49.  Lords Armstrong, Butler and Wilson warned that whilst they had no objection in principle to such units being located in the Cabinet Office, it was necessary to establish "that their role is one of co-ordination, that their responsibilities do not overlap and that they do not impinge upon or conflict with the executive responsibilities of Ministers in charge of Departments. We believe that these conditions are not always satisfied at present." (p 55) Simon Jenkins, Columnist, The Guardian, argued that the Delivery Unit was disempowering of departments, Permanent Secretaries and ministers. (Q 21)

50.  The Delivery Unit was originally located in the Cabinet Office, but was moved to the Treasury in 2002, although it continued to report directly to the Prime Minister. After 2007, it was again reformed and in its current guise it now reports "jointly to the Prime Minister and to the Chancellor and … [is] based in the Treasury, working … closely with No 10, Cabinet Office and HM Treasury officials, and Departments, on the critical priorities and actions needed to strengthen delivery across Government, and on the reform of key public services".[6]

51.  Peter Riddell, Chief Political Commentator, The Times, told us that Sir Michael Barber had ensured that the Delivery Unit "actually worked out of the Treasury even though he was technically part of the Cabinet Office at Number 10, because he knew that the only way to get effective was to get alongside the Treasury. And indeed it has now been absorbed effectively by the Treasury in that way." (Q 30) Sir Robin Mountfield told us that although it was "established originally in the Cabinet Office … [it] has moved essentially into the Treasury now". (Q 164) Tessa Jowell told us that the Delivery Unit was currently located in the Treasury "because its focus is very specifically on measuring the impact of public service reform". (Q 262) She seemed uncertain whether the Delivery Unit still retained its original title of "the Prime Minister's Delivery Unit". (QQ 263, 272)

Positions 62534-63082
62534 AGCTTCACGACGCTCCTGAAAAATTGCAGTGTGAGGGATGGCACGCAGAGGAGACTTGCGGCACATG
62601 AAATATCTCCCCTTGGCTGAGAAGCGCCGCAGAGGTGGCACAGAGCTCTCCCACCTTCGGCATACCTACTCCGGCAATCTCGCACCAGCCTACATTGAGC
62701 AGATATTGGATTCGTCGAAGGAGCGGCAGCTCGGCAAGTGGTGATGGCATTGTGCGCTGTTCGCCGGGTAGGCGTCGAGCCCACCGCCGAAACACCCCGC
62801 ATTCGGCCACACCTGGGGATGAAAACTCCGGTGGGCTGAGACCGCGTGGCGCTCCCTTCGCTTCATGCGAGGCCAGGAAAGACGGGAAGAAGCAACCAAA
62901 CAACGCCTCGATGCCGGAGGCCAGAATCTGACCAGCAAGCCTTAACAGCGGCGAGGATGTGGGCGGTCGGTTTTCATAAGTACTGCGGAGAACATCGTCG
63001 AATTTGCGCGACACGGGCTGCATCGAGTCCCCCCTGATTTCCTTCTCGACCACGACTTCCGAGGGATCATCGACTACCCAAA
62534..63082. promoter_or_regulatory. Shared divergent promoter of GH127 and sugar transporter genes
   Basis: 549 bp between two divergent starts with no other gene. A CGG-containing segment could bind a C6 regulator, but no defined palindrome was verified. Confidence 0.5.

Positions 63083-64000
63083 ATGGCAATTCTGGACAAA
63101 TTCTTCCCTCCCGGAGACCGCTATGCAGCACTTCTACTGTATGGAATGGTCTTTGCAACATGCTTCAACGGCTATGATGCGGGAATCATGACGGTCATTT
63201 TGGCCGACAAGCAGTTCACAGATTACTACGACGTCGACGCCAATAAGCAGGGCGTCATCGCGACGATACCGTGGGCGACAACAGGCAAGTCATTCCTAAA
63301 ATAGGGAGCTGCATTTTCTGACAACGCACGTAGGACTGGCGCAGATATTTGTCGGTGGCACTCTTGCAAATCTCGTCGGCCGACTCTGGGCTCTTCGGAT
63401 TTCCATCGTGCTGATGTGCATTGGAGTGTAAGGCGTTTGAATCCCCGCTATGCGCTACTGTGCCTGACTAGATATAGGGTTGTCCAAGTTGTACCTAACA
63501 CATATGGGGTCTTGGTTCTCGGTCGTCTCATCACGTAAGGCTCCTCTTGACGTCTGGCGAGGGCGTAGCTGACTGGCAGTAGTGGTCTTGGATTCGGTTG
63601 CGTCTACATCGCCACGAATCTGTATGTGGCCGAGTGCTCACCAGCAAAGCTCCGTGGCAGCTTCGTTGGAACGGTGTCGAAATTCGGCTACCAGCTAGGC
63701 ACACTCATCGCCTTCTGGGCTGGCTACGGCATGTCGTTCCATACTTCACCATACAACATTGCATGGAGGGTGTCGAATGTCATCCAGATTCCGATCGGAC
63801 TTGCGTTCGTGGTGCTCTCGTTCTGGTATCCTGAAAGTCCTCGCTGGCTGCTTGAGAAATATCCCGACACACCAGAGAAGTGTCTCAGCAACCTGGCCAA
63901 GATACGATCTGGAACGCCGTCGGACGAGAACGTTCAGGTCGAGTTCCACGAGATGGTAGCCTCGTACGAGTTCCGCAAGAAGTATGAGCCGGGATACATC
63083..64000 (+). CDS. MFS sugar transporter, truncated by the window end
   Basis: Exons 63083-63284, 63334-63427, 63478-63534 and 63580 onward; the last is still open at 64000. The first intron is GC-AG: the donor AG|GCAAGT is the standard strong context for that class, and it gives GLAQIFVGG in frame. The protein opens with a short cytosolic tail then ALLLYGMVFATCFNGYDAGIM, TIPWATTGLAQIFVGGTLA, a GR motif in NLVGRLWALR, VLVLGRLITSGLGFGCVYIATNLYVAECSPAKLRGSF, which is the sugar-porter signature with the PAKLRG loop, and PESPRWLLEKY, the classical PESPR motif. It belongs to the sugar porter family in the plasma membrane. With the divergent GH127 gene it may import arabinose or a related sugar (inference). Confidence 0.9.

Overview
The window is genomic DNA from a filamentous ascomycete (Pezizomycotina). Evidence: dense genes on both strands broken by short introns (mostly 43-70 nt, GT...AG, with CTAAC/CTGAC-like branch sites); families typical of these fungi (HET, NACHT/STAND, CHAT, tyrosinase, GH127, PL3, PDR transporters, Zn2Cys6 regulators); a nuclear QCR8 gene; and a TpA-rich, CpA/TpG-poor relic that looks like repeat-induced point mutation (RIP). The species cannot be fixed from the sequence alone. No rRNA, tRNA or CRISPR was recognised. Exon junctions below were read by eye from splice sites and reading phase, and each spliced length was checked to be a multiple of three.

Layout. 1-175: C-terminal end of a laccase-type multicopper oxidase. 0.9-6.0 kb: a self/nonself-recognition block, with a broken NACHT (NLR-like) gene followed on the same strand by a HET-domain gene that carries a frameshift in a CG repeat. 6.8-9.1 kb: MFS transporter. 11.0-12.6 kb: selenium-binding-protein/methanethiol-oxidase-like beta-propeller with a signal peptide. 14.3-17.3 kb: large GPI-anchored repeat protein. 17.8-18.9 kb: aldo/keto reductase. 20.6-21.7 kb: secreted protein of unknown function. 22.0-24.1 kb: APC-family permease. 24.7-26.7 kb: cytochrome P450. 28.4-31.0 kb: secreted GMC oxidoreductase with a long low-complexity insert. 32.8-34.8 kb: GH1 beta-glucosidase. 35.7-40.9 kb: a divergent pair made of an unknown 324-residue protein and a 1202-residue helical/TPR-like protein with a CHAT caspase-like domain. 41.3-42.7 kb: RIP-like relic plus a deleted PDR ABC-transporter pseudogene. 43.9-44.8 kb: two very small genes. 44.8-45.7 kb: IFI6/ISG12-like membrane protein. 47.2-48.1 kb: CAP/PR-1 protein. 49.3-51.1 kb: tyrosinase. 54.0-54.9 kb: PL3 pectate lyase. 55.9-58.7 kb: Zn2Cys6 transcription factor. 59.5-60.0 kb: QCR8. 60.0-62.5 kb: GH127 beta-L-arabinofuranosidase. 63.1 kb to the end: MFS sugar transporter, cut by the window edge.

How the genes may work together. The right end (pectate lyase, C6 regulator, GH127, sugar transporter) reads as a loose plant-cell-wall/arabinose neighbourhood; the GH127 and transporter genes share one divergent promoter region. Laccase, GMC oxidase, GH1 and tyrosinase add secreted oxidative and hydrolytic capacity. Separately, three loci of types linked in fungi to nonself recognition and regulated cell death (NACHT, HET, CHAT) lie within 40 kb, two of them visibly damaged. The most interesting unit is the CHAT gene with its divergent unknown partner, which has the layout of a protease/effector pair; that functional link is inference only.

52.  We believe that the Delivery Unit and the Strategy Unit play a useful role in delivering the Government's policy agenda, for instance in co-ordinating work across government departments, and that there should be transparency and accountability for the work of these units.


53.  Evidence was submitted that the Delivery Unit and the Strategy Unit had done a worthwhile job, but there was concern about the formation of new policy units. Sir Robin Mountfield used the term "dustbin function", to mean that the Cabinet Office, under both the current and previous administrations, "has from time to time been seen as a home for special units or other activities for which no other natural home had been established". (p 70) In his memoirs, Lord Heseltine referred to the Cabinet Office as a "bran tub".[7]

54.  Professor Dennis Kavanagh, Emeritus Professor of Politics, University of Liverpool, argued that the Cabinet Office had become a "dumping ground", (Q 45) while Lords Armstrong, Butler and Wilson, opined that "the proliferation of units" had made the centre "an over-large and over-crowded area". (p 55) Dr Anthony Seldon opined that "the new system is bloated" and "a mess". (p 181)

55.  Whilst Sir Michael Bichard argued that compared with other countries the UK has a relatively small centre, he opined that from 1997 to 2002 there has been "a growth of units at the centre but no loss of units at the centre", and that this growth diluted the effectiveness of the centre. (QQ 187, 198)

56.  Rachel Lomax thought that there had been a period from the late nineties when the centre was very incoherent but that things had improved "in the sense that everything is in the Cabinet Office". (Q 186)